This Mute Swan, coming in to land, touched its wing tips to the water. Amazing control.

Mute Swan

Then Swan then put its brakes down and skidded along for a few yards.

Mute Swan
Shooting the Bearded Tit

By the time I had waled around the lake the mass of photographers had reduced somewhat so I went to see the male Bearded Tit.

Bearded Tit

I spent a bit of time walking up and down the path keeping pace with the bird that was showing well. Even posing while clinging to two different reed stalks.

Bearded Tit

It didn’t seem the least bit interested in us and looked as though it would hop past those that were actually standing on the bank in the reeds in front of it.

Bearded Tit

The behaviour of this bird has surprised a few people. I have read that one person is suggesting that the beak of the bird is unusual and that this might mean that it can’t feed on the seeds of the reeds in the same way the others in the park can. The others will be well hidden in the thick reed beds.

Bearded Tit

Normally the upper beak is slightly longer than the lower one and curls over the end slightly. This bird looks as though its upper bill is curved along its length and is shorter than the lower one. Perhaps that means it is having to feed in a different way.

Visitor Centre

This photo shows the visitor centre for the park with a Bucyrus-Erie coal shovel behind it. Kestrels and Stock Doves are known to nest on it and it looks as though the same is going to happen this year.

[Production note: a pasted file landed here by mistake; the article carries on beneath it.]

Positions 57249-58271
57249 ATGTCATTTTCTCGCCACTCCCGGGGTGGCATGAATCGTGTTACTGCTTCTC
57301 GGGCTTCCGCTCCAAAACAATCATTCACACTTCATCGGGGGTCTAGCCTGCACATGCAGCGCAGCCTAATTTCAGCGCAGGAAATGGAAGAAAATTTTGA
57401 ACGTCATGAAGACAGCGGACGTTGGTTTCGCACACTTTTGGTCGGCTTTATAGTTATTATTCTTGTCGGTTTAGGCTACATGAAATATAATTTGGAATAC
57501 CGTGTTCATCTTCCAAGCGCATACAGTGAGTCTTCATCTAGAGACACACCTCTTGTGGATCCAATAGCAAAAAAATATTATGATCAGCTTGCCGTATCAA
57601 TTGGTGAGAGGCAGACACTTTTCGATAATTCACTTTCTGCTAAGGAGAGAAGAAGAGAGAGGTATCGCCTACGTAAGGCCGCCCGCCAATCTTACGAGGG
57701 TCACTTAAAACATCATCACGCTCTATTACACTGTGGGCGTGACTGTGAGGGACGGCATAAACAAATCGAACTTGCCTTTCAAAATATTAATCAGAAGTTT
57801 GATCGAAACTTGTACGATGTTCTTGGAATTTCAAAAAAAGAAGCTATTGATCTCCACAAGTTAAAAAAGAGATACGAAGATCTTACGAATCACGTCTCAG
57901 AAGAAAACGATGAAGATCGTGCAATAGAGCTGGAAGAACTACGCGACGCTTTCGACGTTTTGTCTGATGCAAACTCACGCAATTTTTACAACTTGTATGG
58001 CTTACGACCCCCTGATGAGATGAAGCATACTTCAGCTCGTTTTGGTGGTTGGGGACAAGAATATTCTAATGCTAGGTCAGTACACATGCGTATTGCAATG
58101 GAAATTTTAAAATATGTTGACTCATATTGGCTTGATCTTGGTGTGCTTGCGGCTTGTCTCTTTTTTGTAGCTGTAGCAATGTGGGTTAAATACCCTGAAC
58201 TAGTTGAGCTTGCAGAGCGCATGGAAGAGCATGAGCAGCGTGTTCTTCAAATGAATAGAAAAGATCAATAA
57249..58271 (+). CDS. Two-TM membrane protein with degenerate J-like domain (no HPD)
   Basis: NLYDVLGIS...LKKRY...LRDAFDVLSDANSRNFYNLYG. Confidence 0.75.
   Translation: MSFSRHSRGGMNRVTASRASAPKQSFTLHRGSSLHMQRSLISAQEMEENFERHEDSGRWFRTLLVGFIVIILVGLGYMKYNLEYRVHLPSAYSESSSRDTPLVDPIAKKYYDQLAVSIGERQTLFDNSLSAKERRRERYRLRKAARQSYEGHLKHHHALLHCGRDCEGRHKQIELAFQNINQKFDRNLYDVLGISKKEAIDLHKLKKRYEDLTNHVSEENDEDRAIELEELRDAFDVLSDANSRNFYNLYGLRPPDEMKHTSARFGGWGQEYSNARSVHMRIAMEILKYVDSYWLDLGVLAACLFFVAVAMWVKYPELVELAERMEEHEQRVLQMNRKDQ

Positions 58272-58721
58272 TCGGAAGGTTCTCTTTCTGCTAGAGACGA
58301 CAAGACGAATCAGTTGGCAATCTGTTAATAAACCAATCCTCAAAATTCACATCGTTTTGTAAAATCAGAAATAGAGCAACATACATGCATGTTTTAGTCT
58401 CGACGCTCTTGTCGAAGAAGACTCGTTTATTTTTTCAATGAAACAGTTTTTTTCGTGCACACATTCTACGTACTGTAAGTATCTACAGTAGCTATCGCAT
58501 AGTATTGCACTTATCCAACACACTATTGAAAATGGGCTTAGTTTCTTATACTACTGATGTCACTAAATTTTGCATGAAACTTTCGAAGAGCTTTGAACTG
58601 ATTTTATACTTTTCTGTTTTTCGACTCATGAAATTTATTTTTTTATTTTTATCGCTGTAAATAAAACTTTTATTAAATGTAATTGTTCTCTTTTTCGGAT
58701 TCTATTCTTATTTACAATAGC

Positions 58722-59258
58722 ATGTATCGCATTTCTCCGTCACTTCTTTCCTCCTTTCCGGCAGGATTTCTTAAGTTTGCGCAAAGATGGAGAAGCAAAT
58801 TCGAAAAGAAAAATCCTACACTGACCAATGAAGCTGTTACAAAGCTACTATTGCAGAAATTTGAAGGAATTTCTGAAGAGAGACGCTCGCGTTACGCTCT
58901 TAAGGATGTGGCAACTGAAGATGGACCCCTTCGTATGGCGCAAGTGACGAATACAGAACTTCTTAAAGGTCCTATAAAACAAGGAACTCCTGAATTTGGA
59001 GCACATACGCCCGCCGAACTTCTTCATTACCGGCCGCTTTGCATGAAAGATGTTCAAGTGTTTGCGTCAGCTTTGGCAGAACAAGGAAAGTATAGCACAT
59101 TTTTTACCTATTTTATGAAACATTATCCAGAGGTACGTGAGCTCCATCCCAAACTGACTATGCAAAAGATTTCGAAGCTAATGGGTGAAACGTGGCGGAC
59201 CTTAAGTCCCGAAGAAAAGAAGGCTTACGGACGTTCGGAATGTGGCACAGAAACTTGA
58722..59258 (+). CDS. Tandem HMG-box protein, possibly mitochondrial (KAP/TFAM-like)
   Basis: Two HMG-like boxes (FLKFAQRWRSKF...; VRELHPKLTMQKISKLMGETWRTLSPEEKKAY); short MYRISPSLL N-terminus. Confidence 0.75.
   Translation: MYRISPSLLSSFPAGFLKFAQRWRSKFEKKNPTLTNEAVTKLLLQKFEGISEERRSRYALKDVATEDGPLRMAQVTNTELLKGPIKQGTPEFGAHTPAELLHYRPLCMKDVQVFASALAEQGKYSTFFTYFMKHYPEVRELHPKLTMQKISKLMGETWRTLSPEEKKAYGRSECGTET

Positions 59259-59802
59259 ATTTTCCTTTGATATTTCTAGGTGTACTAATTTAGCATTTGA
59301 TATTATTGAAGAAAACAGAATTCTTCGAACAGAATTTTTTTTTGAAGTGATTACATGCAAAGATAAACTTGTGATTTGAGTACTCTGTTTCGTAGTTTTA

View over the lakes

This view of the Nature Park was taken about four o’clock as the sun was getting lower in the sky.

Sunset at St Aidans

And this one was taken just after five as the sun was setting. This is just after I had been watching 3 Roe Deer on the slopes over my right shoulder.

There are a few more photos of my visit in the flickr album here.

Saturday Afternoon at Denso 2 Feb 2019

Resting young Roe Deer buck

Being retired I try to keep the weekends for those that work, but on Saturday the sunshine and sky kept pulling at me, I gave in and went out in the afternoon. Usually I go down the path that is opposite the lay-by at the end of the path from Hoyle Court Rd. but this means that the afternoon sun can be in my eyes. This time I decided to go down to the river via the path next to Teledyne so the sun would be over my right shoulder when walking down river.

With the work that National Powergrid had done, the other side of the river looks a lot more open, but it is still difficult to spot things unless they are making a noise or moving.

Roe Deer

Fortunately these three Roe Deer were sauntering along on the other side so I spotted them. They didn’t seem too worried about me keeping up with them.

Roe Deer

They even settled down for a while. Four o’clock in the afternoon seemed a bit early to be settling down for the night.

Roe Deer

Even though they were resting they still kept alert.

Roe Deer

After a few minutes they were on the move again, still going down river until they were spooked, they turned and then off they went, bounding along, up the slope, and disappeared. Someone in the next field with a free-running dog may have been the cause


A male Kestrel perched at the top of a tree on the other side of the river for a few seconds.


And then a Grey Heron flew in and strutted about for a while but didn’t seem to be finding anything to eat.


In the nature reserve are a couple of bird feeding stations so the smaller birds had food to be going at. Quite a few Dunnocks were around. They weren’t too worried about sharing the food on the floor with the Rats.

Ringed Robin

The Robins tended to keep themselves further away but still posed for a photo. This one has been ringed.

As usual you can click on the photos to view them in their album on flickr but there are no extra ones to view.